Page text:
All of these goals, I need them all and I need to get the anxiety and stress out but one specific thing I'm looking for is to, after I'm done with a client, their contract's over and I've raised my rates, how to handle that situation with them if they're gonna continue on with me.
Almost like the re-upping or the renegotiation?
Right, and my rates have increased.
I love it, okay, perfect great. Someone else, a specific negotiating goal? Introduce yourself, say hi, yes, yes, right behind you, oh, right next to you. You got it, you're perfect.
Okay, hi, Vanessa.
My name is Jinal Sampat, I'm actually a landscape designer so my question is regarding branding, so when you have a product and after you rebranding, it takes so much work, how do you do pricing adjustments after that?
Ah. Because it's such a stark difference so that's why I--
So that kind of falls in the question of what do you charge, either for a first product or a rebranded product or a new value product, which is actually similar to after someone is done working with you, how do you get them to restart with you? Let me get one more goal, yes, yes?
Hi, I'm Karrie Porter, I'm a wedding photographer in Key West, Florida, and one of the struggles that I have is sort of balancing, sort of having that rapport with a client that you have a very close connection with but then being able to set the boundary and say, but I do have to get paid and so balancing out that negotiation versus being friendly with the person.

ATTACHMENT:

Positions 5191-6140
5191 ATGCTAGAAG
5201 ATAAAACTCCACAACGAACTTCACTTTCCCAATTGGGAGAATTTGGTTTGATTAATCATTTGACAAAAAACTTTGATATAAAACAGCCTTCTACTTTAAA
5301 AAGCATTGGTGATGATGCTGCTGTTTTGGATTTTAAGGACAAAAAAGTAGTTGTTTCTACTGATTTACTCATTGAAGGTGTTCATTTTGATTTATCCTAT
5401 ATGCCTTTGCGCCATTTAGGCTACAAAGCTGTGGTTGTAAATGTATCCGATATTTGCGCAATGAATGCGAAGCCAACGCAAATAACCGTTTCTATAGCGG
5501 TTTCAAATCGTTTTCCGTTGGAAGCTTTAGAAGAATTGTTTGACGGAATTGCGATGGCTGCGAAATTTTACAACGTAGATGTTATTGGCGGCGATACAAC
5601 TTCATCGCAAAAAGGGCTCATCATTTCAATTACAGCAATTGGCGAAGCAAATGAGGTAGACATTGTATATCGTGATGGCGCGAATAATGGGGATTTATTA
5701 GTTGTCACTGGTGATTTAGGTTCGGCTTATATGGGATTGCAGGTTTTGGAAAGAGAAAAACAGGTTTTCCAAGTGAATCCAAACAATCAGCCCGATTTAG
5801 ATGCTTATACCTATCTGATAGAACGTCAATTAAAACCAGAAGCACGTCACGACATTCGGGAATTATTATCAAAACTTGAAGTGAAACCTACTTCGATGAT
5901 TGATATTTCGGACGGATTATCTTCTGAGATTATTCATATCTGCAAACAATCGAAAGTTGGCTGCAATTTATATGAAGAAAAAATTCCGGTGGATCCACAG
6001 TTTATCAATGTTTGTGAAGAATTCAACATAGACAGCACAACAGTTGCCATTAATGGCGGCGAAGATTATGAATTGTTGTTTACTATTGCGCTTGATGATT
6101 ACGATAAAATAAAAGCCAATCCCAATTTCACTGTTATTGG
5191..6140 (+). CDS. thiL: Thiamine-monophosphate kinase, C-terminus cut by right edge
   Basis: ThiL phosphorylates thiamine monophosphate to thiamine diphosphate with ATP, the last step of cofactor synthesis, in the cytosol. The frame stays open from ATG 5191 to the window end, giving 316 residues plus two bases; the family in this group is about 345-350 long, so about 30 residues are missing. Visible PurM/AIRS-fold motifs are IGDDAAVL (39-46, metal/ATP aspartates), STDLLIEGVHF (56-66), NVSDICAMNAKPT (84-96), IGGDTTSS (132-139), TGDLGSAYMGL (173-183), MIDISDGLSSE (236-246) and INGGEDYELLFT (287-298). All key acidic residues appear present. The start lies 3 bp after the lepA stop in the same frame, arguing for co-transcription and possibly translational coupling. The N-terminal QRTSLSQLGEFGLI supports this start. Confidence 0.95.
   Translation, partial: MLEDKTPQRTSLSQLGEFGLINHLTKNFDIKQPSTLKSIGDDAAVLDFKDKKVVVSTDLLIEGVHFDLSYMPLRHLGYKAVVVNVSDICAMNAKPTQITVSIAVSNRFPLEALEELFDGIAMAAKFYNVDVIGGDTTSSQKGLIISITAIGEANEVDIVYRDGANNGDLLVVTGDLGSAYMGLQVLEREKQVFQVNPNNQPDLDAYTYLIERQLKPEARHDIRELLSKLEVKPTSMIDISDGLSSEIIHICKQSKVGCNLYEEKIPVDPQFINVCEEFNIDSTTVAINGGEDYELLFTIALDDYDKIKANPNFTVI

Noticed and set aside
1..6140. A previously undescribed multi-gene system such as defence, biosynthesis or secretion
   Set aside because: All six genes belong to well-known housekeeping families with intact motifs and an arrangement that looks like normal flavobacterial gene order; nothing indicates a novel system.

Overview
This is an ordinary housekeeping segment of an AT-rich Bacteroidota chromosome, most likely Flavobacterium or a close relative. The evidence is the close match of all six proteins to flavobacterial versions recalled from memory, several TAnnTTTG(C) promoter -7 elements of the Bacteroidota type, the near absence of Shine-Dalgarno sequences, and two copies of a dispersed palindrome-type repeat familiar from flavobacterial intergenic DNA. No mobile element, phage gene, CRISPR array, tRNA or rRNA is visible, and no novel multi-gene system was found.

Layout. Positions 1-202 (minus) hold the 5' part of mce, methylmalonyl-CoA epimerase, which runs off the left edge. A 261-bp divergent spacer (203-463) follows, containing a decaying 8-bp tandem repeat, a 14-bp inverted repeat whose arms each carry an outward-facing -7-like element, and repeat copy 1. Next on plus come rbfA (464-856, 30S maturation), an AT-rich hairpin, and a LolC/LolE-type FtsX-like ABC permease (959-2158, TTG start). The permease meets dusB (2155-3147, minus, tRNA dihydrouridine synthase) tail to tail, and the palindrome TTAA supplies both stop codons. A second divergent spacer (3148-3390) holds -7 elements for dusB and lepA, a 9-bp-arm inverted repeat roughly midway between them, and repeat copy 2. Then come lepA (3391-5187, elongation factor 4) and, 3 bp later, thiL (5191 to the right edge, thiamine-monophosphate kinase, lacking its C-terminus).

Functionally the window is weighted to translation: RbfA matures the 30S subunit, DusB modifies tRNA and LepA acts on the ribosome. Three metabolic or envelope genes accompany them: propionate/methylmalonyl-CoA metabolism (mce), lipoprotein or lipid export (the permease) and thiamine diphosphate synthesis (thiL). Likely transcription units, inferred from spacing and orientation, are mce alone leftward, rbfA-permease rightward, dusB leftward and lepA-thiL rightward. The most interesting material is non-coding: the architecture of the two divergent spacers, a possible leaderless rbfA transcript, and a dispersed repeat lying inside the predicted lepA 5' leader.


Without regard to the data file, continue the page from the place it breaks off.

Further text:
Right, the warm and the competence, right? Having the friendliness but also being like and I charge for my services and then transitioning to money, actually, the transition from rapport to money talk is a big sticking point for people, like you can be really great at banter but then how do you transition into the money talks? We're gonna talk about that transition. Hopefully, throughout the course, I'm gonna get to address your goals at home as well as hear more about each and every one of your goals here as well. Some other specific questions I'm gonna answer, if you're thinking about this at home. One, what's the best time of day to negotiate? I'll be answering questions you didn't even (audience laughing) think that you had. (laughs) That's gonna be the best part. There's some really amazing science out there. Who should stay the first price? Who drops the first number? How should I open a negotiation? How do I deal with deadlock? So, deadlock, and we're gonna be talking about this in our bonus section is what do you do if you're, neither person wants to budge? Both person thinks that they're right and no one's giving and you wanna make a deal but you can't. What do you do in those deadlock situations? What should I charge, how do we price our services? How do we do that in kind of a different way? I think about pricing and charge in a little bit different way than most people. And can I use these negotiation tips with negotiations via email, face-to-face and phone, are they the same? So there are a lot of similar things but there's also some slight different things between phone, email, face-to-face, which I'm gonna be addressing. There's a couple buckets also with mistakes and successes so let's get these out on the table. The most common mistakes I see in any kind of negotiation, whether you're earning or you're saving, undervaluing yourself; I cannot tell you how often we undercharge which gives us absolutely no room to negotiate, when we don't have enough space in our budget, we get really closed up. We go into a scarcity mentality and it makes it really hard to negotiate in a really healthy partner agreement kind of way. Taking it personally; this is a really hard one, especially if you are asking, you're selling services, it's very hard to separate your services from yourself and so we're gonna try and talk about how to make a little bit of distance there with being able to know that your services are separate from you. Leaving money on the table and this fine line between being overly aggressive and a pushover. There's a really interesting study we're gonna be talking about later in the course about people, how they perceive themselves as being overly aggressive in a negotiation and how they're actually perceived by other people, so we have a really hard time figuring out how people see us. Successes, feeling more confident, being in control, hopefully earning more than you expected, going into a higher expectation and lastly, there is this learning piece; this is the vitamin part of the course, this isn't the painkiller part. I do hope that in this short course, you can learn a little bit more about yourself, about where your hangups are, where your sticking points are and what the easy things are for you and learning more about your partner, learning more about your boss, learning more about the person you're talking with, learning more about your clients, how to be a better provider for them. Hopefully, that's another vitamin piece as well. So the first big concept of the course, it's called the Partner Mindset, this is in your workbook for you. If you wanna follow along, I have all of the kind of skills throughout, the Partner Mindset: your partner is not your enemy, not your opponent, not your antagonist; we work with them, not against them. For the rest of the course, from this time forward, I will call the person you're talking with your partner, your negotiating partner; they're not your opponent, right? And that's a really important mentality that's gonna set the stage for it, so they are our partner, why? We have to work with them to find creative solutions on how we can best work together. If they're a partner, they talk to you. They open up, they can get creative and strategic with you and that's what we want. When you think about negotiation, I'm curious in the audience, if you had to pick a metaphor (laughs) for negotiating, would you pick A, playing a ballgame game or would you pick B, going to the dentist? How many people pick A, playing a ballgame? How many pick B, going to the dentist? (audience snickering) (chuckles) All right, that's okay, I saw you raise your hand at home too. I saw that, so when we're talking about this metaphor, these are completely different mindsets. Going to the dentist is a very passive, terrifying experience, right? I love my dentist, I actually talk about my dentist on my blog a lot, there's a lot of psychology that goes into dentistry but it can be a very passive thing. You go in, you're kind of like, "What are they gonna find? "What are they gonna find," right? Like maybe you come in with sensitivity. You lay in the chair and they just stick stuff in your mouth, like you're not doing anything except like (vocalizing) like you're like bracing yourself to be done, that is how I think most people go into negotiations is they go in with a little bit of sensitivity; they're hoping to solve something but they're like, "Okay, do what you will," right? I have no idea with a problem is gonna be. I think that we should think about negotiation as playing a ballgame, I think this mindset is much more helpful because both teams win in a certain sense, like, yes, someone wins the end of the game but as we play, we get better and better, right? We can practice; we can hone our skills. We can have positions for different things. We also enjoy the process like the whole part of the game is the playing part and we have this playful mindset. I think it helps us get into a much better frame when we're actually interacting with people. Researchers at UC Berkeley found that people who believe their negotiation skills can improve with time are more successful than those who think negotiation skills are fixed, so we know this. I'm sure you've heard about the growth versus fixed mindset. I talked about it in one of my other courses. The growth mindset is incredibly important. So no matter where you are right now, whether you think that you're a zero or a hero when it comes negotiation, everyone can learn these skills. You do not have to be born with them. Let's reframe negotiation as a fun challenge. This is the first thing that we can do to make us a better negotiator. I also believe that this course is your secret weapon and I love having gifts for my audience so I have a couple of secret weapons that I wanna hand out. I'm sure you were wondering why we would have these. So everyone take a sword and pass it down. You wanna grab, if you'd grab the bucket, yeah, thank you. Let me give you this side too. Take a sword and pass it down, so at home, I know that I can't give you a sword but pens work really well as swords too, so you can wield it. So I do believe this is something you can keep in your back pocket, like a samurai, you can strap it to your back. You can tuck it in your belt and so I want you to think about this and you can take this with you and we're gonna do a couple of affirmations. Are you guys is ready for couple affirmations? At home, grab your pen and thrust away as we talk about some of these things, okay? (audience laughing) So when I ask this question, we're gonna say yes at the end of loud as you can, are you ready? All right, are you worthy of more? Yes, are you going to get more, are you gonna ask for more? Yes, are you going to get more? Yes, okay, cheers your person next to you. I promised the CreativeLive producers we would not be doing any sword fighting. (audience chuckles) I'm leaving my sword right there. You can put it down and any time you question, you're welcome to raise her sword up. (audience laughing) Yeah. Easy way for me to see you over the crowd (laughs). Okay, so my other thing I wanted to talk about here is when I was writing this course, I wanted it to be an investment; your time is very precious. Every minute you put in this course is a minute away from something else, so my goal is that this course will pay for itself at least 10X, hopefully that is with your negotiating goal but it might also be down the line, right? In the car negotiation or in that garage sale negotiation, at least I want your time and your financial investment to pay itself off and I love being able to teach that way 'cause it makes it feel like it's a real investment. You also might be wondering, how does this fit into your other courses? I have all your other courses, I got a couple questions. I have all your other courses, am I gonna learn anything new? Yes, so there is zero overlap in this course. So I specifically built it so that it is a piece of this skill set, it is sort of the bonus chapter to captivate the extra money piece to People Skills and body Language, so there is no overlap. In fact, I will be referencing some of the other courses but not reteaching from them so we can get completely new material; the other special thing is everyone here and everyone at home, yay (laughs). (audience cheers and applauds) I really wanted to do that, okay, I promise I'll do that over there, so everyone who buys the course and thank you for CreativeLive for doing things together for me, everyone who buys the course while we are at Live is going to get a free copy of the book. We have free copies for you, by the way, the book is not even out yet, so these are early, early copies and they are going to be special signed additions for you so I'm very, very excited. I cannot wait to have it out there. Labor of love, that little beast, okay, so (mumbles) special we will have it there. Let me talk about how I organized the course so we know what our framework is today. We have a lot to cover, first, I'm gonna be talking about before the negotiation. Most people don't think about doing much prep work. I actually this is sort of the hidden area that we need. So the first section is gonna be what you do before you walk into the room to prepare to have the best possible negotiation? Second, during, right this is the big one. How do you open, how do you build rapport? How do you transition from rapport into asking for money? How do you do that back and forth? We were talking about the during and then at the very end, after, what's your postmortem? How do you follow up, how do you make sure that you close a deal if you didn't, you weren't able to close in the room? What you do afterwards to make that relationship last? Extras, so we also decided I want to keep the live portion of this course pretty short, three hours. I've never done a half-day course before. We will also have a couple of bonus sections if you need them, I wasn't sure everyone needed these sections so we decided to have them as kind of extras, specifically, we have a section on de-escalating anger, if you ever, not everyone does, if you have people who get a little bit heated during their debates. Negotiating via email, that's something that you do a lot in your business, I'm gonna have a special section on the science of negotiating via email. There's a lot of research on that and a couple back-pocket questions, things to keep for you. I've also had a couple of my people in my life write articles for you on negotiation strategies in specific areas so our realtor Alexis Wolf wrote a whole article and tutorial in the workbook for you on how to negotiate for a home. My insurance agent (chuckles) Alex aka-pin-te wrote a whole tutorial so I actually said to them, let's write out exactly what they would need so if that's for you, if you're need to get insurance for your business or get a home, they have special tips for you in that bonus section; those are in the workbook. Let me talk about the workbook for a second so it's long, as you know, for a three-hour course, they were like, "Oh my gosh, it's over (snickers) 100 pages." (audience chuckles) So when I first contacted CreativeLive to do this course 'cause I had written it for these entrepreneurs, I was like, here's what I wanna do. I want to try to write at the bonus chapter to captivate as the negotiation extra chapter. I was like 15, 20 pages. (audience laughing) Brevity has never been my strength (snickers) so we went overboard. I decided that everything that I couldn't fit in the slides, in addition to what I could put in the slides is in the workbook for you, so you can follow along, in addition to a lot of activities that we won't have time for.